Digital Enslavement

Posted on November 18, 2010


Headlines do not come more dramatic than that, but is it just cheap attention grabbing?

I have just returned from meetings with MEP’s in the EU parliament and can confirm that there is a real concern over individual’s privacy, data integrity, compliance and protection of the innocent online. When reflecting on my earlier blog titled ‘Click through to Hell’, I hinted at the current state of affairs online.

The view is clear, too much data is being ‘harvested’ off the goodwill and trusting ignorance of a social audience caught up in the audience capture and retention techniques of commercial entities that pay lose lip service to marketing terms such as “Don’t be evil” (Google). When in fact there is evidence hand over fist that sadly what is practiced may not reflect the spirit of all that is preached.

In blunt terms individuals are being harvested for their digital data both persistent (identities and network) and transitive (opinions and behaviour). Data they will never be able to claw back even if they wanted to. Locked into environments that they have little opportunity to migrate off even if they wish to. Where in the corporate world business and regulators laud the requirement for standards and openness to avoid lock-in to systems, consumers are left floundering and alone.

We need to start somewhere, and with the echoes of the European Parliament in my head I would suggest reorientation priorities from structural issues like who owns the Internet and how we regulate traffic, issues that market forces will end up ironing out before any regulator, to doing what comes naturally to a parent and respectable citizens, protect our children.

Children and teenagers do not enjoy the same protections online that they do in the physical world; despite the terms and conditions of acceptance (See my blog ‘Click through to Hell’). T’s and C’s that are little more than a fig leaf of respectability which online social networking services hide behind.

Children and teenagers are laying down virtual shadows that could and in many cases have already started to haunt them for the rest of their lives; casting blight on fledgling careers before they have had a chance to show their potential. All because commercial entities believe a value exchange has occurred with terms and conditions permitting a retention and use of submitted data, data that will persist longer than we can ever imagine, and be used for purposes well beyond any original intent or consent.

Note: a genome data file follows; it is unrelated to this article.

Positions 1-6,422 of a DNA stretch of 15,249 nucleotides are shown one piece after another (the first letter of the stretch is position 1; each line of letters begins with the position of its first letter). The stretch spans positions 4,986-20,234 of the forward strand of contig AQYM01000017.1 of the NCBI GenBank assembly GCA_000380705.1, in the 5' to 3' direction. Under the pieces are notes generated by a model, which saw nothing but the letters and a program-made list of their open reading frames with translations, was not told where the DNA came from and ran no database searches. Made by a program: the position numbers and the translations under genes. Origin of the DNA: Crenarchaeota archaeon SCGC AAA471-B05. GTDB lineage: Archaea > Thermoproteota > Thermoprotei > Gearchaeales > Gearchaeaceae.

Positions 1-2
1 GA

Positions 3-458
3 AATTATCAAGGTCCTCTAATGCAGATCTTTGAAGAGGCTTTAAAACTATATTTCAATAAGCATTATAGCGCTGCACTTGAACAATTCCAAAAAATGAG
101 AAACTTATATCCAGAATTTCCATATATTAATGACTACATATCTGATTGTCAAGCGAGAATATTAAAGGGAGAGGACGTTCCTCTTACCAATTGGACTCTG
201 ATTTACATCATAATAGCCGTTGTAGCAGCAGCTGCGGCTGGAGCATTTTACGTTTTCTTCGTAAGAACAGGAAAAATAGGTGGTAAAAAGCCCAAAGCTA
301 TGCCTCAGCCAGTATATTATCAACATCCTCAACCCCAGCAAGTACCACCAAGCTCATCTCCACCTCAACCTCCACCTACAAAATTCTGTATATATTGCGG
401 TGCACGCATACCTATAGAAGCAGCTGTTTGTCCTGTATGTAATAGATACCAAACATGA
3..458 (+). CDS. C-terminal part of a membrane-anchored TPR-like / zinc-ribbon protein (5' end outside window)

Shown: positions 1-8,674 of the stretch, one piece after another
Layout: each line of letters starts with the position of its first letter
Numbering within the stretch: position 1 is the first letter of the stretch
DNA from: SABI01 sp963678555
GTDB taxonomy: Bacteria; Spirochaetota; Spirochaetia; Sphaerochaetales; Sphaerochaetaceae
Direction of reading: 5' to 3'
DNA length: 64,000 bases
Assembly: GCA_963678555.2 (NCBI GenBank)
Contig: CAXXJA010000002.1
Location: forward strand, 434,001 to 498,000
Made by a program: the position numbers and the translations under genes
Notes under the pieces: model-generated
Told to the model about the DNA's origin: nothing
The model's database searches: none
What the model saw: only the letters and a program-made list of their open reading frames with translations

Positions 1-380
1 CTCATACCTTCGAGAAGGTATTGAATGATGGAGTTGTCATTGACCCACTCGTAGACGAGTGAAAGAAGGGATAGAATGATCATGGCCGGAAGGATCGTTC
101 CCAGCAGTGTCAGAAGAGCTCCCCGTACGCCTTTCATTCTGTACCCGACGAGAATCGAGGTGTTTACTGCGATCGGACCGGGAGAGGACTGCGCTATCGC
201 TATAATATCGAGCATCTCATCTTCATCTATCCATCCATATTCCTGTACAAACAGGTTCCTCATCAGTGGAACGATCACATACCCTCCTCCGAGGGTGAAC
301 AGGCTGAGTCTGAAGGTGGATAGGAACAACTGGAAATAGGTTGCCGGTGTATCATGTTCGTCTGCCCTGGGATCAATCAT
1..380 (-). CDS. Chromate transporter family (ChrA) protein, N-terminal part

Making data anonymous is also no argument for retention. There is wide evidence to demonstrate that data set’s that were once anonymous can be reattached to identities. Such a prospect no business can categorically say they are immune to, as no commercial entity knows what future shape they may be merged or acquired into, and with them their data.

I propose that:

1. Any individual should be able to request and have executed without question the deletion of part or all of their data up to the age of maturity say 18.

2. Online service must be able to demonstrate that they can show an auditable age classification of personal data where personal data is held persistent beyond a caching function.

3. Online service must be able to demonstrate a process for data cleansing, with clear certification of compliance within hard timescales.

I am not ignorant to the ramifications of such proposal:

· Online ID’s

· Global nature of online services

… amongst others.

We are still in the digital Wild West when it comes to dealing with such issues. For example little progress has been made on digital identities beyond a few vendor derivatives that remain largely proprietary and do not reflect the true shape of what is required. Regulators are not helping with a focus on single identities when it is clear that online we all require multiple identities (ie:work and domestic).

But as a parent and an advocate of personal privacy and data protection, we must start somewhere. If we cannot get a unilateral agreement on protecting our children then there is no hope for humanity.

In doing so we will lay a solid foundation for trust in our digital lives for the future.